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Cheap loans, rebates propel record new car sales

A 2012 Chrysler 200 sedan is displayed at the Vancouver International Auto Show in Vancouver, British Columbia, Tuesday, April 3, 2012. Rafal Gerszak for The Globe and Mail

Rafal Gerszak/The Globe and Mail

Canadians are defying the warnings about debt and taking advantage of cheap money to buy new cars in record numbers.

A strong comeback by Japan-based auto makers and an abundance of rebates and interest-free loans propelled vehicle sales to nearly 170,000 in June, the highest level ever for that month, eclipsing the previous record of June, 2007.

"Canadian consumers seem to be saying one thing – caution – and doing another – buying," said Douglas Porter, deputy chief economist for Bank of Montreal.

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In fact, the 7-per-cent increase in sales for the first six months of the year represents one of the best half-year periods on record for Canadian auto dealers, Mr. Porter said, "a far cry from the dire warnings about the broader economy one so often hears and in stark contrast to cautious readings on consumer confidence."

The car-buying frenzy underscores the challenges facing policy makers in Ottawa who are trying to persuade Canadians not to borrow so much at a time of low interest rates. As with the housing market, the new car market is being driven by cheap financing. Consumers were enticed onto dealers' lots by a flurry of deals, including interest-free loans of as long as eight years by Hyundai Auto Canada Corp.

Long terms of free money are becoming a key marketing tool, with General Motors of Canada Ltd. now offering seven-year terms without interest.

Toyota Canada Inc. and Honda Canada Inc. led the sales parade with 67-per-cent and 41-per-cent increases, respectively. Japan-based auto makers posted a 24-per-cent gain as a group and grabbed more than five points of market share, mainly at the expense of the Canadian units of the Detroit Three.

The Japan-based companies picked up more than five points of market share to capture 32 per cent of Canadian sales last month.

Those increases are not surprising, given how drastically sales fell for some of them last year after the March earthquake and tsunami led to severe cuts in production at their plants in both Japan and North America.

But some of the biggest Japanese auto makers – notably Honda and Toyota – surpassed pre-earthquake levels last month. Honda's sales of 13,577 exceeded the 11,889 deliveries it made in June, 2010, when the market was recovering from the recession.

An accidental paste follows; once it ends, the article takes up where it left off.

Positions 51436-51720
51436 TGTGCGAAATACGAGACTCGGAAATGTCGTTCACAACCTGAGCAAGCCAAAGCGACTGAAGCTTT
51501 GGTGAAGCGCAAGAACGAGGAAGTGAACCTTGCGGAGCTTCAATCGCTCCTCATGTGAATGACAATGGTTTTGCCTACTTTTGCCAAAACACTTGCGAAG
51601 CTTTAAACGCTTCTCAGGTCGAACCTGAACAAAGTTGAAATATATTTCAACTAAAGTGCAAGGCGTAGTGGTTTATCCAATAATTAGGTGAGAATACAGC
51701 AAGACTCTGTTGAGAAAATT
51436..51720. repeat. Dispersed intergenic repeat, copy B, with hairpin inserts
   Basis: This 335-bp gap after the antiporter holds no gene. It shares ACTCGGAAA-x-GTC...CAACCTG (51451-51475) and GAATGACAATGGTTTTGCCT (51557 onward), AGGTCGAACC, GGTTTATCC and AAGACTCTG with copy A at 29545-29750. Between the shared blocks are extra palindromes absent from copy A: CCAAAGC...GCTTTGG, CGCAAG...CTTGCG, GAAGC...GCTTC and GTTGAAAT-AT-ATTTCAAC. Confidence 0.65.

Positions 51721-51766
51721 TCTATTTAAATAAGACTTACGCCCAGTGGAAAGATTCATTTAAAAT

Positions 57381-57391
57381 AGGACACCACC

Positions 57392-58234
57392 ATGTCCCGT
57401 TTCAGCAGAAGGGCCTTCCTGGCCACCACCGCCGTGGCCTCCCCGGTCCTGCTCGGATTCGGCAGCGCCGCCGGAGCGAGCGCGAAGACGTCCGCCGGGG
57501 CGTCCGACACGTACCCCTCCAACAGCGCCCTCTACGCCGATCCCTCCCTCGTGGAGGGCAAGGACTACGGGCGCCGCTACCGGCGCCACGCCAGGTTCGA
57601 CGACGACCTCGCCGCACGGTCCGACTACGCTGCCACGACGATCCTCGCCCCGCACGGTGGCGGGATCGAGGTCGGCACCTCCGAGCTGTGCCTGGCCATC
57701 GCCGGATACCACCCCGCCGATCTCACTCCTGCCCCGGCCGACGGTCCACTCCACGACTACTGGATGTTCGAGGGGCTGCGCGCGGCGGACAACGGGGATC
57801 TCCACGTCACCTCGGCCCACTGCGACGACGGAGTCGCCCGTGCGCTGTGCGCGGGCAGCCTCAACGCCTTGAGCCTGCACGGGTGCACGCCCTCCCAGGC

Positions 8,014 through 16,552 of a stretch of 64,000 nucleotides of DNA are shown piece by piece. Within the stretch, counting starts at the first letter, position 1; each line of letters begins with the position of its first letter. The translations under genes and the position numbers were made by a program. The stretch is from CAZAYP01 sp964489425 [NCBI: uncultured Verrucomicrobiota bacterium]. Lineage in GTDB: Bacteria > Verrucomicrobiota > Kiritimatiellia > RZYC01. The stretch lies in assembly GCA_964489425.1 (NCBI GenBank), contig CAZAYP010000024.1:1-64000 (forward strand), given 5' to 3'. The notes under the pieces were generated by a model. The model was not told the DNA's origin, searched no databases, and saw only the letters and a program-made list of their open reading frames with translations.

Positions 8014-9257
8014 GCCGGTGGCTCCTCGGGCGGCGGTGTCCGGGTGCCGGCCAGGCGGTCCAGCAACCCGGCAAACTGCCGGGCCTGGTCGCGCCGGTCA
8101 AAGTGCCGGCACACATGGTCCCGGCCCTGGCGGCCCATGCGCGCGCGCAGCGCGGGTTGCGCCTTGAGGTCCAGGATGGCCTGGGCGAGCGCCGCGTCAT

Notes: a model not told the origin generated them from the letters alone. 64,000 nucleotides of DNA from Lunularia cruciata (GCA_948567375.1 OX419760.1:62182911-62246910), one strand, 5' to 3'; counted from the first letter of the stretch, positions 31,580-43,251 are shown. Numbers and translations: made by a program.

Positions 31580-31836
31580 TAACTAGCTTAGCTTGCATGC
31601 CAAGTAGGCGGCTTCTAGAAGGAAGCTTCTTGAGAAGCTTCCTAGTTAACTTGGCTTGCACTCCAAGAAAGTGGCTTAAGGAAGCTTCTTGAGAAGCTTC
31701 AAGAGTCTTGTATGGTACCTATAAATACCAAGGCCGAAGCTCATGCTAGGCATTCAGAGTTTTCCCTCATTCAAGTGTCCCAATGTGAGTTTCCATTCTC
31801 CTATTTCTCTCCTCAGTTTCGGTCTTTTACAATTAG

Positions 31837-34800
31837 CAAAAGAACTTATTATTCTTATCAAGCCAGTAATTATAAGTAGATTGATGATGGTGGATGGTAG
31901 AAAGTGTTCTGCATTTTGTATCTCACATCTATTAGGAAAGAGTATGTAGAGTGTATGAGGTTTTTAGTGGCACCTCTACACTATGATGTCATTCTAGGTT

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Toyota's June sales hit 19,104 last month, higher than its June, 2010 total of 16,036.

New vehicles such as the Prius C and Prius V and the redesigned Toyota Camry stoked Toyota's gains, while the redesigned Honda Civic still leads passenger car sales.

Ford Motor Co. of Canada Ltd. led all auto makers last month and stands atop the yearly rankings, despite a drop of 9 per cent from a 23-year high in June sales recorded a year earlier.

Dianne Craig, Ford's president, pointed to the subcompact Fiesta, as well as the Edge and Flex crossover vehicles, as bright spots during the month.

A 1-per-cent rise in Chrysler Canada Inc. sales was the 31st straight month of year-over-year monthly sales increases. The gain was driven by an 8-per-cent boost in car sales for a company that has relied heavily in recent years on trucks, sport utilities and minivans.

That reliance on bigger vehicles is changing: Chrysler's majority ownership by Fiat SpA is leading to more development of passenger cars, including the Dodge Dart compact, which should begin arriving at dealers' lots in Canada this summer.

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"Chrysler Canada has been the fastest-growing auto maker in the country for the last two years and the second highest seller of vehicles in Canada this year while for all intents and purposes competing in only 75 per cent of the market," Chrysler Canada president Reid Bigland said in an email message Wednesday. "The 2013 Dodge Dart will put us back in the entire game."

Among the major auto makers, GM Canada posted the biggest decline with an 18-per-cent drop.

Some companies racked up record sales for June, including Hyundai, Mercedes-Benz Canada Inc., and Porsche Cars Canada.

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About the Author
Auto and Steel Industry Reporter

Greg Keenan has covered the automotive and steel industries for The Globe and Mail since 1995. He also writes about broader manufacturing trends. He is a graduate of the University of Toronto and of the University of Western Ontario School of Journalism. More

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